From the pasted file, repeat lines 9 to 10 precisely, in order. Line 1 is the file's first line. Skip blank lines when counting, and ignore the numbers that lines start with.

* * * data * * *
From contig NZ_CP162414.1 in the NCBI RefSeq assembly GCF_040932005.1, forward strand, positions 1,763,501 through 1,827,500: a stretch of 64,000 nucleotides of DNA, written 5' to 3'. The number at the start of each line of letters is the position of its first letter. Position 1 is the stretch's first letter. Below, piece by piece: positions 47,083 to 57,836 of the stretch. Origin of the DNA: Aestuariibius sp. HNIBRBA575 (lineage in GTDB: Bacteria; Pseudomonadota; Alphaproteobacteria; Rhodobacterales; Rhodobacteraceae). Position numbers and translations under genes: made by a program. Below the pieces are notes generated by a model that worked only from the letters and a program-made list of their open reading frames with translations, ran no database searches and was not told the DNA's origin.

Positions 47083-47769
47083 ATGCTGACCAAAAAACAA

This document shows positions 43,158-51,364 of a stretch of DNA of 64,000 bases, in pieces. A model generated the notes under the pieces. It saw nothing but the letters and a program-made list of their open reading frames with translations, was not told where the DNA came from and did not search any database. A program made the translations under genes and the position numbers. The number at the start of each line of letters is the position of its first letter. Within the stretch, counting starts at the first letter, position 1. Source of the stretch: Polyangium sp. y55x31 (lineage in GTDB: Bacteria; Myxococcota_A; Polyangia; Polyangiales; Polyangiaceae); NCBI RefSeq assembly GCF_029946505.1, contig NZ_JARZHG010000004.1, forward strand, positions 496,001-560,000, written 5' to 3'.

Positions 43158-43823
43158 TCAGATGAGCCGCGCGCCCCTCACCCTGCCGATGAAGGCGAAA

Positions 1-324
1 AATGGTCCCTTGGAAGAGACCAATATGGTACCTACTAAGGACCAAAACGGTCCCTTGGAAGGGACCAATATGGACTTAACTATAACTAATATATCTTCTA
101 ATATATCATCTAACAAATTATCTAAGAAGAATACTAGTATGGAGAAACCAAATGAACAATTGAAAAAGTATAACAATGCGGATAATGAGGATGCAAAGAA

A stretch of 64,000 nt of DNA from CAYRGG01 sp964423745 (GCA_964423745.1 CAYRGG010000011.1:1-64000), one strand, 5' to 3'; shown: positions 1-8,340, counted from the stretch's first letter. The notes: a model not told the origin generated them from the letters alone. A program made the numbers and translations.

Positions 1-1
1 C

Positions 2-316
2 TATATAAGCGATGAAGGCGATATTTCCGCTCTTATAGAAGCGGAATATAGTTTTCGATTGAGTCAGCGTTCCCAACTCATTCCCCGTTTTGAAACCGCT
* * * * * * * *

101 ATATATCATCTAACAAATTATCTAAGAAGAATACTAGTATGGAGAAACCAAATGAACAATTGAAAAAGTATAACAATGCGGATAATGAGGATGCAAAGAA

A stretch of 64,000 nt of DNA from CAYRGG01 sp964423745 (GCA_964423745.1 CAYRGG010000011.1:1-64000), one strand, 5' to 3'; shown: positions 1-8,340, counted from the stretch's first letter. The notes: a model not told the origin generated them from the letters alone. A program made the numbers and translations.